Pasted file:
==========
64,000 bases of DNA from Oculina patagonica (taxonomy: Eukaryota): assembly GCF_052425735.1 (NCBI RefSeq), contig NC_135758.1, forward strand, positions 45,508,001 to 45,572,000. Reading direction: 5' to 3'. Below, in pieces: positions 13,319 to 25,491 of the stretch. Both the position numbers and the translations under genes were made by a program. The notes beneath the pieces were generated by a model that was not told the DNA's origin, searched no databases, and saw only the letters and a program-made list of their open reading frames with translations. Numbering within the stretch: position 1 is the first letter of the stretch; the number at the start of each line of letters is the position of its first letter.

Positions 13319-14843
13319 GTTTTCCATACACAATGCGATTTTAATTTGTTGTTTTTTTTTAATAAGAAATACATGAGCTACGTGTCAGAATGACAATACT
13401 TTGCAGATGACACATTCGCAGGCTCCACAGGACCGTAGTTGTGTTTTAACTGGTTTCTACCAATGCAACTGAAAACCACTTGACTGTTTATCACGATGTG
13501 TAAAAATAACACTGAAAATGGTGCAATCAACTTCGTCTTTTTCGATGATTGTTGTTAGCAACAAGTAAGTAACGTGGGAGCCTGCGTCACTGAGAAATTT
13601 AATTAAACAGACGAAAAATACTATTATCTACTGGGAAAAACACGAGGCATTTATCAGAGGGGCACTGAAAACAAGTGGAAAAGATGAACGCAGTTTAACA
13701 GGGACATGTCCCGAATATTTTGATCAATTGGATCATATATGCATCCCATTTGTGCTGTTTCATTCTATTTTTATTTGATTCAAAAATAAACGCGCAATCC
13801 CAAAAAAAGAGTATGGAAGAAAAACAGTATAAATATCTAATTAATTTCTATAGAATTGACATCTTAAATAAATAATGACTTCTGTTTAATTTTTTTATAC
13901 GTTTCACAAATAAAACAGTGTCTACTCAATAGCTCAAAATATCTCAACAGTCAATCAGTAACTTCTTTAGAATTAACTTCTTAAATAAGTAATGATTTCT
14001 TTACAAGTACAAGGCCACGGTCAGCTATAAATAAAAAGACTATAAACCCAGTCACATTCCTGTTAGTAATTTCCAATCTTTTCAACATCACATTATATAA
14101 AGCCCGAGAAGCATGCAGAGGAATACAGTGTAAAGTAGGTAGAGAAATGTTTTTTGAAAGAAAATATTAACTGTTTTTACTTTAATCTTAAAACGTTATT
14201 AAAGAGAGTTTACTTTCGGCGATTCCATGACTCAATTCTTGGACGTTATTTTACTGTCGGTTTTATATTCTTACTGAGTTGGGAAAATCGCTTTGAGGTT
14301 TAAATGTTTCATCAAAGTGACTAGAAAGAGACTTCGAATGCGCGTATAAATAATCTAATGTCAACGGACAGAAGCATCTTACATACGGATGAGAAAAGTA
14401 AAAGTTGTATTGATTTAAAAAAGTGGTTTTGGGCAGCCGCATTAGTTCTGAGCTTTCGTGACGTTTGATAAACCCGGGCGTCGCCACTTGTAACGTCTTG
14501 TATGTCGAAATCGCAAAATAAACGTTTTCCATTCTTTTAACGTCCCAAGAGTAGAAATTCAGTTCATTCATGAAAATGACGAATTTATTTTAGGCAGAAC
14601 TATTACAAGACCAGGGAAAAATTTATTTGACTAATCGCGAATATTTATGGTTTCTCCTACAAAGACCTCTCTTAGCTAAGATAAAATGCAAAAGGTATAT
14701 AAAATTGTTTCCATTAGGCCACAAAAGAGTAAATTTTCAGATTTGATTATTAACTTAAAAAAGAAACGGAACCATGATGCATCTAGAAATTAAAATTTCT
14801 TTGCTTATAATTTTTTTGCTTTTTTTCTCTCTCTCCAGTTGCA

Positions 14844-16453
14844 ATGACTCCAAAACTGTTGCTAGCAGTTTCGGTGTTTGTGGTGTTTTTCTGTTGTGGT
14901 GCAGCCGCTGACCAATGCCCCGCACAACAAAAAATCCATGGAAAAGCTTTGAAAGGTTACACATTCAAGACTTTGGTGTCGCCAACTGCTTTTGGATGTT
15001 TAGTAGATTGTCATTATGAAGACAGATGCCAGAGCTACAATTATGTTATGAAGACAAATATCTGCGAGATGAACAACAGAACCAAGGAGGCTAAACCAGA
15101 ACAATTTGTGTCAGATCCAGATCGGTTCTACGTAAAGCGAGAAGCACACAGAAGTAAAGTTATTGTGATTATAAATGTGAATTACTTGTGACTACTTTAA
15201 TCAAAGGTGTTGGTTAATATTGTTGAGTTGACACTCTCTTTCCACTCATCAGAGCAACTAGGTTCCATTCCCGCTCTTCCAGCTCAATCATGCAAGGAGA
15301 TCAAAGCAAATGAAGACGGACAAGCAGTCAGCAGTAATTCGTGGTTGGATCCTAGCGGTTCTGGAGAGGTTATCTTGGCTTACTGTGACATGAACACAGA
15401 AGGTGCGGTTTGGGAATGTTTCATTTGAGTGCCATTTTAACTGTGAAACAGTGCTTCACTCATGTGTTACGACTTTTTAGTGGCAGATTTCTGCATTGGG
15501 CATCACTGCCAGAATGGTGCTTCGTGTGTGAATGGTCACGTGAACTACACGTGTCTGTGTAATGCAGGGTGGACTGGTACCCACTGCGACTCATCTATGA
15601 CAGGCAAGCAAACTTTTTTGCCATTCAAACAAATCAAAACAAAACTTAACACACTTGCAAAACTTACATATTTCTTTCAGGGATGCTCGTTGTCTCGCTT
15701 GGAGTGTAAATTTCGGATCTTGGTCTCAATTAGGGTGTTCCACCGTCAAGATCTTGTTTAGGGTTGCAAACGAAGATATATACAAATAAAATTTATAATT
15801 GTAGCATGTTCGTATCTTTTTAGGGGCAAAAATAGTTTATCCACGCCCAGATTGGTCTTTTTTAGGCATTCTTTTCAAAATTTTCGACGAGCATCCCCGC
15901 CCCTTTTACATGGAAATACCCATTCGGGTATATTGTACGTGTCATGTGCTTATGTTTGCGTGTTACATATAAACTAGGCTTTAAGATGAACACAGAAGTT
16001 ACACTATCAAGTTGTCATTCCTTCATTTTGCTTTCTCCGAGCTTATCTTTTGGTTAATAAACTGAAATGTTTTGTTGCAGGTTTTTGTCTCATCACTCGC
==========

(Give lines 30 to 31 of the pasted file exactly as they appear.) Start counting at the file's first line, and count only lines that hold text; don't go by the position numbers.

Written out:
15801 GTAGCATGTTCGTATCTTTTTAGGGGCAAAAATAGTTTATCCACGCCCAGATTGGTCTTTTTTAGGCATTCTTTTCAAAATTTTCGACGAGCATCCCCGC
15901 CCCTTTTACATGGAAATACCCATTCGGGTATATTGTACGTGTCATGTGCTTATGTTTGCGTGTTACATATAAACTAGGCTTTAAGATGAACACAGAAGTT